Nothing claiming to have knowledge of how to be cool can possibly be cool, right? With Ben Tanzer’s Be Cool, the answer is both yes and no, as it so often is in works of creative nonfiction. Much of Tanzer’s excellent book is about times where he was distinctly uncool, whereas other parts are about his desire to be cool and others still consider the meaning of cool and how the author’s own perception of coolness changed from the ‘80s to the ‘90s to the ‘00s (the book is divided into three sections, each a decade). Be Cool, self-categorized as “a memoir (sort of),” loosely traces the writer’s life from his “tween” years to adulthood over the course of 32 vignettes. These vignettes range from deep, full-blooded essays to smaller sketches, but all of them stand alone despite also linking together to form a cohesive arc. This is the primary accomplishment of a very accomplished book: it maintains the deep reflection and powerful overarching craft of a well-written memoir while maintaining the accessibility and pace of a collection of essays.

Tanzer begins and ends Be Cool with two of his more imaginative pieces. The opener, “When I Was Twelve,” captures the sweet, painful nostalgia of looking back on an American ‘80s childhood through action and physical detail rather than twee clichés. And the concluding piece, “Dear Future Husband,” is a crushingly warmhearted address to a potential future same-sex spouse, despite Tanzer’s current status as heterosexually, contentedly married. In these “chapters,” Tanzer uses childhood and same-sex marriage as Trojan horses to discuss what he is really interested in, which is his own fantasy world, a world where he can run all day without tiring, a place that is probably near Los Angeles, where rights aren’t oppressed, where his wife, mom and (maybe) kids are hanging out and where surfing, tacos, punk music and art flow in abundance.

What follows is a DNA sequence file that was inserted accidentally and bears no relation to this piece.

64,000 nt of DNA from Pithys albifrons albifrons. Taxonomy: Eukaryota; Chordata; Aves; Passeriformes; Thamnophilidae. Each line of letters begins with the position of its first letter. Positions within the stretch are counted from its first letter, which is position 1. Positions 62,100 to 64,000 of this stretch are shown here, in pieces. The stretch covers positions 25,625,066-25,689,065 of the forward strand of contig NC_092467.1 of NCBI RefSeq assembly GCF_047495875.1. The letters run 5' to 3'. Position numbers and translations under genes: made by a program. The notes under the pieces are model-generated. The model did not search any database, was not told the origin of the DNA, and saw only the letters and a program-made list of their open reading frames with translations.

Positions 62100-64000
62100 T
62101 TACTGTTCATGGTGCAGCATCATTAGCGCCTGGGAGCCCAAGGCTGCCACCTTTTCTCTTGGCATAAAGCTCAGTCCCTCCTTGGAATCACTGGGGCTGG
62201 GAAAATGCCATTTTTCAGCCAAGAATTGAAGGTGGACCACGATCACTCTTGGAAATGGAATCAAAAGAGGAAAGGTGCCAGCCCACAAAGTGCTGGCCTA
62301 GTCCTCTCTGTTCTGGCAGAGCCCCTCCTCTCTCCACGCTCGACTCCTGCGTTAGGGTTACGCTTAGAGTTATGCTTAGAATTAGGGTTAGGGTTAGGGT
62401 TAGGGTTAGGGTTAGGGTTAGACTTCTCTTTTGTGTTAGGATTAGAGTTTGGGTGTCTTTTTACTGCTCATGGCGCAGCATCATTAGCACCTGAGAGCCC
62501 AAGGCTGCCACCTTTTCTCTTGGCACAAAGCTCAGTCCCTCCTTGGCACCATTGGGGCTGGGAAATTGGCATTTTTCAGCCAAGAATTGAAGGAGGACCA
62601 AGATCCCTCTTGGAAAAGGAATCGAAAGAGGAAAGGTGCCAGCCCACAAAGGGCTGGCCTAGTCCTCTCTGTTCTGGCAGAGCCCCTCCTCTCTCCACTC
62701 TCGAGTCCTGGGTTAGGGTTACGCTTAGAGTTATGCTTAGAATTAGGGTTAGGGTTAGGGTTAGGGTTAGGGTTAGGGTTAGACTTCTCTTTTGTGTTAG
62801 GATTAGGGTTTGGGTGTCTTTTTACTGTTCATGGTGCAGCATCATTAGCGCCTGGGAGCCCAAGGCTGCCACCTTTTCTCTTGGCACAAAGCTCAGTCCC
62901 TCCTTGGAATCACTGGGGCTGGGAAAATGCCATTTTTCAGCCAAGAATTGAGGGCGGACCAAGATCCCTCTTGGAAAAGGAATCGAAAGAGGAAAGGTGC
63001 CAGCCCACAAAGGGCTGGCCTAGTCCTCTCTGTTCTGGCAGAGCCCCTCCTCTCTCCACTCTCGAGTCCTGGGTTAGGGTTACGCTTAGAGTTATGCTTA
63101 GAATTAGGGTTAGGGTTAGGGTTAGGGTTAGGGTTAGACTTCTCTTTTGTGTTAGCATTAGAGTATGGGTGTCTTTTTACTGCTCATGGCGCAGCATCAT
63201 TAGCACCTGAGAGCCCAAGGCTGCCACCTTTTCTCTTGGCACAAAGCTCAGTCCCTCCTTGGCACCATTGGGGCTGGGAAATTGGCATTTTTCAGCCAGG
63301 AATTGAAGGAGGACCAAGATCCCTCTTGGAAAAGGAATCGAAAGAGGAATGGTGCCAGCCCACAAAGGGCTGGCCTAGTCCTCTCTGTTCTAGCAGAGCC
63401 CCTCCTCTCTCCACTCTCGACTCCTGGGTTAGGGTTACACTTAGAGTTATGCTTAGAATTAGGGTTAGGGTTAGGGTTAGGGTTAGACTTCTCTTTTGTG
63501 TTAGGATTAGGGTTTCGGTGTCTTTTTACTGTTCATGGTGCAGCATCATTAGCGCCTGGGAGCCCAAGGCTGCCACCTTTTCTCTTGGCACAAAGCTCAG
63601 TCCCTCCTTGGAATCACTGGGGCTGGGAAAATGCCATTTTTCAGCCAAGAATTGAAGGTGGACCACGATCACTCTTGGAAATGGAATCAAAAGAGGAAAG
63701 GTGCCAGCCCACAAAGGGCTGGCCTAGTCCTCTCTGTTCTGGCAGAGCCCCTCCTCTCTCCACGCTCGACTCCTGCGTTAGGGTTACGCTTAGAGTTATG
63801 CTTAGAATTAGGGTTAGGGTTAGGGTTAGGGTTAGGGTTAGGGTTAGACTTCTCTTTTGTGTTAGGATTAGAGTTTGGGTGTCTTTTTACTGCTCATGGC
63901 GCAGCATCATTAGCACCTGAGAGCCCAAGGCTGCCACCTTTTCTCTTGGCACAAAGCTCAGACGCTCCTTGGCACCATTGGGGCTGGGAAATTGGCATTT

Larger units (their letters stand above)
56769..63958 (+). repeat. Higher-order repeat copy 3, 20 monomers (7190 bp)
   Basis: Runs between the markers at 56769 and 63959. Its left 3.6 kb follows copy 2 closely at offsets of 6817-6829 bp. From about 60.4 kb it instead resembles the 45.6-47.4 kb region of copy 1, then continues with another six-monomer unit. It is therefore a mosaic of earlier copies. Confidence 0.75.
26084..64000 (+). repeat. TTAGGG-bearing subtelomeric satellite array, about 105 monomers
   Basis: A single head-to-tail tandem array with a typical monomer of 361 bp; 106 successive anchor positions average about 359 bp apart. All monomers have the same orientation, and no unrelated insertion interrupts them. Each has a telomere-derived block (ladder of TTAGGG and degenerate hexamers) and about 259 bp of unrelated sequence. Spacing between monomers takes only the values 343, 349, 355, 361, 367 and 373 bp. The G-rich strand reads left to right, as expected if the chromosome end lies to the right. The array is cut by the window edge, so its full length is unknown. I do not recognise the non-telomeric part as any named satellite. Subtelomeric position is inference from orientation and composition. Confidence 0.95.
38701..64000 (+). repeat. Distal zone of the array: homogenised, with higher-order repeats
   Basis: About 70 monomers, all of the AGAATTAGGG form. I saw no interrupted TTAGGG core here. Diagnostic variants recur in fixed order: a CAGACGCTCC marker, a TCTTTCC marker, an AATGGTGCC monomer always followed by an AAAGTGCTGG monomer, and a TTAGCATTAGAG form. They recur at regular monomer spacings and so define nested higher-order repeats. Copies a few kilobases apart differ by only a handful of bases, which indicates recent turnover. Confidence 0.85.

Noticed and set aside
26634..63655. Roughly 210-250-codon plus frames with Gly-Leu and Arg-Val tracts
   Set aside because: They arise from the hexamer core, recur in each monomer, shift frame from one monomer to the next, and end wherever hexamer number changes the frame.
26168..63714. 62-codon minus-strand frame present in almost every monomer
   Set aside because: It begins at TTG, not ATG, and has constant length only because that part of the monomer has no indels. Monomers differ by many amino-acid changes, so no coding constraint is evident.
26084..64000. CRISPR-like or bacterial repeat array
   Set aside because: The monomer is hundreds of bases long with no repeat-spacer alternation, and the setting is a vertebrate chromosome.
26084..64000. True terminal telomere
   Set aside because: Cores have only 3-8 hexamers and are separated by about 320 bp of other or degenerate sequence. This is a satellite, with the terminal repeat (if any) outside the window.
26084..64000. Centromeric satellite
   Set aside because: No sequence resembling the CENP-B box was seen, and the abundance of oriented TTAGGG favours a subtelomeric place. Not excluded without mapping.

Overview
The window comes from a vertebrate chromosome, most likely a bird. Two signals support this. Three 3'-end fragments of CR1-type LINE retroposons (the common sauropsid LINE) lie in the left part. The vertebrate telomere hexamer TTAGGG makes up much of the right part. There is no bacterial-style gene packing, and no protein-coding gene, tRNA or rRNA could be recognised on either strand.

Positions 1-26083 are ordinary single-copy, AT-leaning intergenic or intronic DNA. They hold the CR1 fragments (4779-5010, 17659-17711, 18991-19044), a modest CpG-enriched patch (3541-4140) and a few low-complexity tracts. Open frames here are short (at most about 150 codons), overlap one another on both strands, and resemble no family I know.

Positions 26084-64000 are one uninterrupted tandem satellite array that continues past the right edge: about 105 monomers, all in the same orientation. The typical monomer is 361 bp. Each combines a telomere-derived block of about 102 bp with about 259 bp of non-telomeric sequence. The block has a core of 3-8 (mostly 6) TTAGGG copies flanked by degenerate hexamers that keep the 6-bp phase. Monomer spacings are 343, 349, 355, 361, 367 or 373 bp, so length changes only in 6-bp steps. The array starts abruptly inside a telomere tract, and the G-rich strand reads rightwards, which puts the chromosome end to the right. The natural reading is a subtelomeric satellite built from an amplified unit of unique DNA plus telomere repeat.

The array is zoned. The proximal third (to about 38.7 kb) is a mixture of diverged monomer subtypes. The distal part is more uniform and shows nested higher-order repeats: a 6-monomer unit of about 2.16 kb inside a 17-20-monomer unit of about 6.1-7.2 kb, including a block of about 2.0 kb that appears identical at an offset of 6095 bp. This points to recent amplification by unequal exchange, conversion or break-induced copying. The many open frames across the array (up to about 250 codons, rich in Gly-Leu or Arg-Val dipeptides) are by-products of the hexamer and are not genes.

Tanzer’s SoCal-set personal Narnia is a risky proposition to introduce, but it works in the case of Be Cool because Tanzer doesn’t come off as overly cynical or out of touch with reality. Instead, his writerly persona comes off as warmhearted and hopeful, which serves the book particularly well in darker moments. Nonfiction is crowded with dark, depressing stories of personal tragedies (which is less the fault of writers and publishers and more a symptom of these dark times), but Tanzer doesn’t go down that road. Be Cool stays buoyant, optimistic and very readable even through cancer scares, personal loss, fertility struggles and other sad times.

The descriptive language on display in Be Cool is gorgeous and Tanzer’s diverse portfolio of previous work has clearly allowed him to pull from many inspirations to create clever, vivid detail. He wisely uses movement, often in the form of running, to literally keep the action moving forward, and Be Cool never gets stuck.

This swift readability, however, also brings about Be Cool’s primary weakness, which is that it comes out in such a genial, likeable manner that, sometimes, certain moments feel like they could be mined for more laughs or tears. However, Tanzer’s refusal to manipulate his readers is worthy of respect.

Be Cool manages to carve out a unique place for itself in a crowded marketplace. It is rare for a book of this size and genre to read at such a swift, satisfying pace and rarer still for one to read with such warmth and wit.

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